What I Want Freshmen to Know

School has been in full swing for close to one month now. But here’s the thing -- a week or so before classes started, my dad asked me a question that I’m still thinking about: what advice would you give this year’s freshmen?

I immediately started thinking about myself as a freshman. I vividly remember pulling into campus with all my stuff piled in the back of my car on move-in day, feeling a strange mix of excitement and nausea. I read hundreds of articles about the transition from high school to college. Some were about how amazing and magical university life is. Others spoke about the heartbreaking nature of moving away from friends and family and essentially starting over. A select few simply detailed cringe-worthy roommate experiences and warned of dining hall food. Advice from platforms and people of all kinds buzzed around in my head from the moment I was accepted into UNCW until the moment I arrived. Yet, there were some things about college none of those articles prepared me for.

Freshies, listen up. Here are some things I wish I had known going in, starting off the list with a complete downer:


1. You will have moments of utter loneliness (at least for a few weeks).

Shout out to my shy, introverted babes out there! Believe me when I say, making friends is NOT always easy. I’m a junior now and I still struggle with this. You go from having every class with your besties in high school to knowing absolutely no one in college, especially if you choose an out of state school. This is a difficult adjustment for many people, but you will find your crowd. Please be patient, as your best friendships will come naturally and unexpectedly. A little effort often goes a long way here: 98% of your freshmen colleagues are also trying to make a friend or two. Approaching people you may want to befriend with this mindset can be helpful.


2. You must read your textbooks (and take notes, for goodness sake)!

Please, please, please. This isn’t high school where you can do the bare minimum and still make an A on tests and papers. I learned this the hard way my first semester freshman year. For nearly two months, I hardly put effort into my reading assignments (being so used to the ease of high school) and it came back to haunt me. Do the readings, take notes that will help you study, and stay on top of it. You will thank me later.

** As a side note, there will come a time in your educational career when you begin to understand what assignments deserve more effort than others. But as a freshman, take time to get used to the new workload and develop good study habits.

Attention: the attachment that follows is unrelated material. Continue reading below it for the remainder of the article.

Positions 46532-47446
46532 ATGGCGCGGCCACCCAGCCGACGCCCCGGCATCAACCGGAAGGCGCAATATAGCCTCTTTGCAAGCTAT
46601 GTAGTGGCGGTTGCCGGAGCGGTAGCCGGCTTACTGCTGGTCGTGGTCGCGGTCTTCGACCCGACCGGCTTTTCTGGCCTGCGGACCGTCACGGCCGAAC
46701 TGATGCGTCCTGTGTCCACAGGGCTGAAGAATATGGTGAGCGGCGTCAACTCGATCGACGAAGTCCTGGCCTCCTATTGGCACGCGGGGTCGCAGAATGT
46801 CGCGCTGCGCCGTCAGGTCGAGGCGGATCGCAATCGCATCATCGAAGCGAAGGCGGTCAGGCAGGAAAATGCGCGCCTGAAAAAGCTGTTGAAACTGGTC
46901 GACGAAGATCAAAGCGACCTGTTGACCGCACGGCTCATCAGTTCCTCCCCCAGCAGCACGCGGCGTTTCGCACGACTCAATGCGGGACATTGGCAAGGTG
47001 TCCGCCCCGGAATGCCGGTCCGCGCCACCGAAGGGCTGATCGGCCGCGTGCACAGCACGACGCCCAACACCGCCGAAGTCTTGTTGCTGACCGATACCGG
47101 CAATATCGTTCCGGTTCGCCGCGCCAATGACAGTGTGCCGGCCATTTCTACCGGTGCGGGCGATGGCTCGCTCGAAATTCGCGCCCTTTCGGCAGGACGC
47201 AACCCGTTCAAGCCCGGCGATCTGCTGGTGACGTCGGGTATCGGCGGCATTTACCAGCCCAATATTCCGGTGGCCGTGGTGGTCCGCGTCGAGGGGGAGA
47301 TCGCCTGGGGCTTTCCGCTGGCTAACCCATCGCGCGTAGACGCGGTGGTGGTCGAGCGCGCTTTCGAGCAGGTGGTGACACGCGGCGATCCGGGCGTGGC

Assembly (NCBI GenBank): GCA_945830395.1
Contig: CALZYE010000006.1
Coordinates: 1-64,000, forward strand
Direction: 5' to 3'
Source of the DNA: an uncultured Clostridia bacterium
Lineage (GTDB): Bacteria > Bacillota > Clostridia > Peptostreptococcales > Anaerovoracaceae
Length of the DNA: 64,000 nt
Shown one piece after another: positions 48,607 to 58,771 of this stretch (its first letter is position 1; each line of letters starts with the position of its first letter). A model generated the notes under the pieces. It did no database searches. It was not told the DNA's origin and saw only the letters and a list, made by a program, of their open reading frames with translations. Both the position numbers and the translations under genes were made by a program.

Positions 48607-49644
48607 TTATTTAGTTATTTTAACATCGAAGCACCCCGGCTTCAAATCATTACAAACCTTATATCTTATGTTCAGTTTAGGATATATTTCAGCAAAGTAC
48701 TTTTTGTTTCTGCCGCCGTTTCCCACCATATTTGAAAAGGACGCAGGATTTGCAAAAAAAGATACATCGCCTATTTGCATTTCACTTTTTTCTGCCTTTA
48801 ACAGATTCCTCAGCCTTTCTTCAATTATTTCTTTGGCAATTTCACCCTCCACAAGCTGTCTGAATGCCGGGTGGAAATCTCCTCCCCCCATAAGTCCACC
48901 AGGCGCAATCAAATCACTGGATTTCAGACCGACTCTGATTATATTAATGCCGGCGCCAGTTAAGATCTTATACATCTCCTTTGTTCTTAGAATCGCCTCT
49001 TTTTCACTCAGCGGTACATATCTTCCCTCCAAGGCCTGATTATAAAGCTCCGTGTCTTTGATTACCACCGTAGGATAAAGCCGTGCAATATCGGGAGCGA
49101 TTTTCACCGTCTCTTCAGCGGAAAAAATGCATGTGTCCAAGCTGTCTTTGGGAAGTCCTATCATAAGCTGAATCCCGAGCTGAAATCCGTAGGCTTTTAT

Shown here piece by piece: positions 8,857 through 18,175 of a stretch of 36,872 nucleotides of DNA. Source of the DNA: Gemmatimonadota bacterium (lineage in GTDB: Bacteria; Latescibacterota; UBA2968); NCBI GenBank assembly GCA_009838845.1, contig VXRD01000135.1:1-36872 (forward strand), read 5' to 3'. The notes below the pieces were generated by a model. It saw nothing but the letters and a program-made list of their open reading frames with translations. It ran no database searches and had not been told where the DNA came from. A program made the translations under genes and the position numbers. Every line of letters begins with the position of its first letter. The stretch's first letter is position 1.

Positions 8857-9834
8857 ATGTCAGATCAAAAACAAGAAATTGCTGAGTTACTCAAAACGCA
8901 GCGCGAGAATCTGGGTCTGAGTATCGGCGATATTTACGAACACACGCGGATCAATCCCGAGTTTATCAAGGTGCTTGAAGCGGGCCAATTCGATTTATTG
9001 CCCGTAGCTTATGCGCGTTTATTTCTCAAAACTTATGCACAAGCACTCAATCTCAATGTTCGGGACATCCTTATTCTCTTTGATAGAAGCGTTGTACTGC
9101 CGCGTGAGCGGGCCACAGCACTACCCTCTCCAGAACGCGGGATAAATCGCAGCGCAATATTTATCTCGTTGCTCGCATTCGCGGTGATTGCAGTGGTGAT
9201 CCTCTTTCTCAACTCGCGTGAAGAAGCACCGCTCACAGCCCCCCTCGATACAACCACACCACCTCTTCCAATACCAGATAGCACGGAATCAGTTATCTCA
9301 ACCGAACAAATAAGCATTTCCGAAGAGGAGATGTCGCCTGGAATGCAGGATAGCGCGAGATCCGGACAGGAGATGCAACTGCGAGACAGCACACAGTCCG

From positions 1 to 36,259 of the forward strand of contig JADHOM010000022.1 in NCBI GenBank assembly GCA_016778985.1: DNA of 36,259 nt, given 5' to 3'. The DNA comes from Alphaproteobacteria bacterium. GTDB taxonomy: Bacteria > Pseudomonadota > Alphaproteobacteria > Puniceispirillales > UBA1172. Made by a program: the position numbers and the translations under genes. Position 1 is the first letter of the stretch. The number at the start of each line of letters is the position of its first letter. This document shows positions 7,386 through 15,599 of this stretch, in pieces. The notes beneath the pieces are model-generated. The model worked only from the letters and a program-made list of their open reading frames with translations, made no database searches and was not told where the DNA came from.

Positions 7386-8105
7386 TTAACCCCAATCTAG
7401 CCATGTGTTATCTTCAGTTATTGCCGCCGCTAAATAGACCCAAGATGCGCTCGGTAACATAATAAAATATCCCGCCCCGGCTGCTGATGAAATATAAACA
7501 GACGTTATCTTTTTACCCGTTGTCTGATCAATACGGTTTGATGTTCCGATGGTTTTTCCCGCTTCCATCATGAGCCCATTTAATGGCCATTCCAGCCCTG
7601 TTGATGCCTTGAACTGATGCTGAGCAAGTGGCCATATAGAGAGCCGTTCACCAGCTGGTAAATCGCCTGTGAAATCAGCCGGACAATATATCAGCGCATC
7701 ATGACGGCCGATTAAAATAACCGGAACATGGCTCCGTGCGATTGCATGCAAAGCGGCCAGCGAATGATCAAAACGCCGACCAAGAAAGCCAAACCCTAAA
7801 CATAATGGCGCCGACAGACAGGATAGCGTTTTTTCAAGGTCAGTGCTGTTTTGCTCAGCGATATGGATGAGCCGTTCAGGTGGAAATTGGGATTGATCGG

3. It is easier to be healthy than you think.

I was always so intimidated by the “freshman fifteen” myth. I was almost certain I would succumb to bad habits my freshman year, but it doesn’t have to be that way. It certainly takes a conscious effort to eat vegetables from the dining hall and go to the gym sometimes, but in my opinion, it’s one worth making. The long-term benefits of cultivating a healthy lifestyle outweigh any short-term pains/inconveniences. It shouldn’t always be pizza and Netflix (as wonderful as that sounds, wow).


4. You will learn new things about yourself and discover who you really are.

To the present or future freshman reading this, do you think you know what kind of person you are? Even if you think you do, you don’t. I certainly didn’t (and I still might not, who knows). I came into college with aspirations of teaching elementary-aged students. Now, as a junior, I’m on a path towards double majoring in criminology and sociology with particular interest in the recidivism rates of criminals. My college experiences made me realize that I prefer criminals over children in the span of two years, but hey, that’s life! It might happen to you, too!


If you want to get to know yourself, look at the clubs and organizations on campus and join the first few that really jump out at you. The same goes for when you sign up for classes. Are you kind of interested in the history of art? Take that art history class! Are you feeling like sociology could be cool? Take intro to sociology! Find out what you REALLY like and run with it.


5. You should really take advantage of your resources.

The library. The rec center. Your counselors and nurses. Your professors. The writing lab. The list goes on forever! Use those resources that you so lovingly pay for with your tuition to make you not only a better student, but a better person. College is not always a battle, but when it is, you are never asked or expected to fight it alone. Make use of what’s around you whenever you can and get the most out of this experience!


It’s a short list, but these are things I wish I had known coming into college. May they prove helpful in either preparing you for college or making the remainder of your first year more comfortable. Either way, I wish you all the best of luck! Maybe one day, you’ll be in my shoes, giving more advice to the next generation of college students.


(Photo courtesy of Anete Lūsiņa via Unsplash)